If you own a cabin or a home in a rural and wooded area, the Minnesota DNR says fall is the best time to reduce the risk of wildfire damage to your property.

The DNR says that it's often easier this time of year to clear woodlots, cut firewood and remove downed or dying trees.

Other areas of focus to help protect your property include:

  • Access - Firefighters and emergency vehicles need to be able to find and access a home. Without good access and escape routes, firefighters will not endanger themselves to save a home.
  • Defensible zone - To lessen chances of a structure catching fire, establish at least a 30-foot “defensible zone” around structures, within which flammables such as excess vegetation, firewood, and fallen leaves and needles have been removed.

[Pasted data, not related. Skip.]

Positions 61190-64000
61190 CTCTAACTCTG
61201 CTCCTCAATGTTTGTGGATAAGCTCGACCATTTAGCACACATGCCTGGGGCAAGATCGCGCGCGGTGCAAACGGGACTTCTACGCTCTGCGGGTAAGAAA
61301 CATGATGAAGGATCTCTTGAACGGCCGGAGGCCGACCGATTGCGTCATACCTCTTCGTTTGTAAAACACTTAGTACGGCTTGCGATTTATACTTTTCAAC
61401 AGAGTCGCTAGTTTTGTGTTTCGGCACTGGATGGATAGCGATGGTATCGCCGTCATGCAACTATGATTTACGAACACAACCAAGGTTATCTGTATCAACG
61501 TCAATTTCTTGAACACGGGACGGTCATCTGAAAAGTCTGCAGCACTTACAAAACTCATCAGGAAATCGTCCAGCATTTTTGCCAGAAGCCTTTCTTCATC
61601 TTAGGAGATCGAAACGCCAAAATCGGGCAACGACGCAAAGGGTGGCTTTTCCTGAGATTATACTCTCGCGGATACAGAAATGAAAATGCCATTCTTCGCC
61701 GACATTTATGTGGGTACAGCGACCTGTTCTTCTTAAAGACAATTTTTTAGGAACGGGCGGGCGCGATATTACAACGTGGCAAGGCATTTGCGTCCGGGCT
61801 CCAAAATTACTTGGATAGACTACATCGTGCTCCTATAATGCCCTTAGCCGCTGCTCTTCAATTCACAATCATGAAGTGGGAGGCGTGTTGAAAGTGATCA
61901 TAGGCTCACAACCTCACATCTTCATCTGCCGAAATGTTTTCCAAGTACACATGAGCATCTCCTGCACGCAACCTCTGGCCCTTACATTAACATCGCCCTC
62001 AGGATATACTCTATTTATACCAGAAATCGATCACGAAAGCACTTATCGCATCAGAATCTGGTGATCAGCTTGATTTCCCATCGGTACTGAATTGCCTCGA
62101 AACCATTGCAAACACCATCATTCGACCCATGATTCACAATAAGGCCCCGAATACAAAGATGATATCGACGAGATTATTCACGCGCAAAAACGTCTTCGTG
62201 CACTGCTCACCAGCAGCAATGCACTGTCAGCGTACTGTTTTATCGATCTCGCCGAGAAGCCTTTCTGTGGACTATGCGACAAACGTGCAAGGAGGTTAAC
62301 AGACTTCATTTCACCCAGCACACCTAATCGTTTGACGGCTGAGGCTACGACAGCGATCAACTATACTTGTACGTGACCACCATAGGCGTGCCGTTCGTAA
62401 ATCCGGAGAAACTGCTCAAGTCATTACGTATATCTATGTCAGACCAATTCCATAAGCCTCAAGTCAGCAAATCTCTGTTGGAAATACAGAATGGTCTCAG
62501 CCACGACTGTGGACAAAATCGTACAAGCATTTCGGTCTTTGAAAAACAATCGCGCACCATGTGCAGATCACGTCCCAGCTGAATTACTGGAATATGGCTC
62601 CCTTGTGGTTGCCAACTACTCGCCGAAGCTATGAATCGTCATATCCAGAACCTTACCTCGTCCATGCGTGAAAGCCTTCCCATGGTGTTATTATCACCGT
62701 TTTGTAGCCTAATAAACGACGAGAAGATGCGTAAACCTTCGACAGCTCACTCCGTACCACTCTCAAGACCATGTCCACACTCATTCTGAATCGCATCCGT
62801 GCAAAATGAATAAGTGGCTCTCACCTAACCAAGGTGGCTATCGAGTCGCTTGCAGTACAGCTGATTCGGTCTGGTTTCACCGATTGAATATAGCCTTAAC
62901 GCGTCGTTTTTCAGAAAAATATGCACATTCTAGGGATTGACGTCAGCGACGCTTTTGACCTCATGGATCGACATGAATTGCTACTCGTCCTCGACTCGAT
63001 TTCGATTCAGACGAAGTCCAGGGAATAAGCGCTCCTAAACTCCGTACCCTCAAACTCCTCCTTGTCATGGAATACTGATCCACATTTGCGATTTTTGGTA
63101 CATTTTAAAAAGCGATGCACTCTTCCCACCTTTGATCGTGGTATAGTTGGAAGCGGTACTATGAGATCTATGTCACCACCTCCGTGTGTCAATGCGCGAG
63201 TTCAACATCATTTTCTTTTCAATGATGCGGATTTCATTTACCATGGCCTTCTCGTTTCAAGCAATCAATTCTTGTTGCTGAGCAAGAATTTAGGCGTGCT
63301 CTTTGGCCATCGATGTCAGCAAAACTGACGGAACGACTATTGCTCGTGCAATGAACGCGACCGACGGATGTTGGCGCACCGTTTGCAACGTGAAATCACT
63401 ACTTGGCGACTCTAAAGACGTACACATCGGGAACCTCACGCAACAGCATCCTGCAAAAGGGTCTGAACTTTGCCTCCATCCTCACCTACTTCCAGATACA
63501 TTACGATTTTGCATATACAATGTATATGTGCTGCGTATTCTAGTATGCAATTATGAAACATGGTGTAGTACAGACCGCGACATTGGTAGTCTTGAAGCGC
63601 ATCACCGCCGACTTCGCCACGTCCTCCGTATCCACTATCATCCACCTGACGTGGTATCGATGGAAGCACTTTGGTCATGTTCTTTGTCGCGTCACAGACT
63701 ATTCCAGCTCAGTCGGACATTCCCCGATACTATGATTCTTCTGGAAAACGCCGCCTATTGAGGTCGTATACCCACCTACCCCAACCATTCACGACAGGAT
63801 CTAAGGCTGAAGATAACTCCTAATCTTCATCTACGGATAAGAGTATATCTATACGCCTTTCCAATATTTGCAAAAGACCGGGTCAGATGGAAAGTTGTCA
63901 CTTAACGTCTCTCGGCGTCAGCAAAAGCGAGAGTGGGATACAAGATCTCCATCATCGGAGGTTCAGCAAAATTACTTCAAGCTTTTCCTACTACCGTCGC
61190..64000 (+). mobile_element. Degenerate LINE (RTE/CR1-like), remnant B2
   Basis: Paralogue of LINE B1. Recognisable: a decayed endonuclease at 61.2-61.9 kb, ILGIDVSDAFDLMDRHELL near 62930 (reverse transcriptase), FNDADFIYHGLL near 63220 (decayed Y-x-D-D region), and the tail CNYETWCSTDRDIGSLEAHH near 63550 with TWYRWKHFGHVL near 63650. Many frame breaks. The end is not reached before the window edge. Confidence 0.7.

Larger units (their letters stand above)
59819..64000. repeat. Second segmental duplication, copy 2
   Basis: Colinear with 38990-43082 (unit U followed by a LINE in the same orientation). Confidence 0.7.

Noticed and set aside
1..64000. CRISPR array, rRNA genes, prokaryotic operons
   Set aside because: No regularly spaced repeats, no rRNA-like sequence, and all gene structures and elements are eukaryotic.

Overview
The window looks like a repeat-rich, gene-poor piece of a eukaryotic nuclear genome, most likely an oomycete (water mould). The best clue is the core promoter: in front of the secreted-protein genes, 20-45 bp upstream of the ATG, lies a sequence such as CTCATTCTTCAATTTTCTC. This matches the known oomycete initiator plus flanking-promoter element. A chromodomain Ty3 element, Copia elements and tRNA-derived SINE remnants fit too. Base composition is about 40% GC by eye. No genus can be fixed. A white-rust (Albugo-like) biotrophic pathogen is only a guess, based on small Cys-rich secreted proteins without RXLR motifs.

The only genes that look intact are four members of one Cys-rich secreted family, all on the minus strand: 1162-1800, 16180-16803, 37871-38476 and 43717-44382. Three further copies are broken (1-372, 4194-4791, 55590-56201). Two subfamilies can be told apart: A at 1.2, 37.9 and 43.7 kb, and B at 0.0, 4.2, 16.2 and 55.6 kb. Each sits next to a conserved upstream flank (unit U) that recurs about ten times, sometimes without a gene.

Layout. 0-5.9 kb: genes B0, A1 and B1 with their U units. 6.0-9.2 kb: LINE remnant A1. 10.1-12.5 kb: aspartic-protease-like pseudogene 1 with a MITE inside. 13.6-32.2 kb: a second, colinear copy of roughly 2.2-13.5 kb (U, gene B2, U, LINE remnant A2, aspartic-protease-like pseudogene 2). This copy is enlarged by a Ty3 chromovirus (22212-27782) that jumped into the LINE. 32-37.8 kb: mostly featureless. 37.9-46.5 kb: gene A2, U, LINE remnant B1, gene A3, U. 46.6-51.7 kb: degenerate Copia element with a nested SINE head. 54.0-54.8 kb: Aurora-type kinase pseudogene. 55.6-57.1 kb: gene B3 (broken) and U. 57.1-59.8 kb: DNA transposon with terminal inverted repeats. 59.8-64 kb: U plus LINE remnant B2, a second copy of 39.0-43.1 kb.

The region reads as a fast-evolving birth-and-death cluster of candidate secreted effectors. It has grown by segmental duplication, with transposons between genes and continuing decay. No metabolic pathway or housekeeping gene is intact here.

• Structure - Home modifications that further reduce wildfire risk include re-siding with brick, stone, stucco or steel, replacing shake roofing with class A shingles or steel, and enclosing foundations, decks and overhangs with steel, masonry or other flame-resistant sheeting.
  • Burning practices - The number one cause of wildfires in Minnesota is escaped debris from intentional fires. Instead of burning leaves and debris, consider alternatives like composting. Recreational fires should be in a fire-safe pit or container and completely extinguished before left unattended.

A little prevention now could go a long way now could go a long way.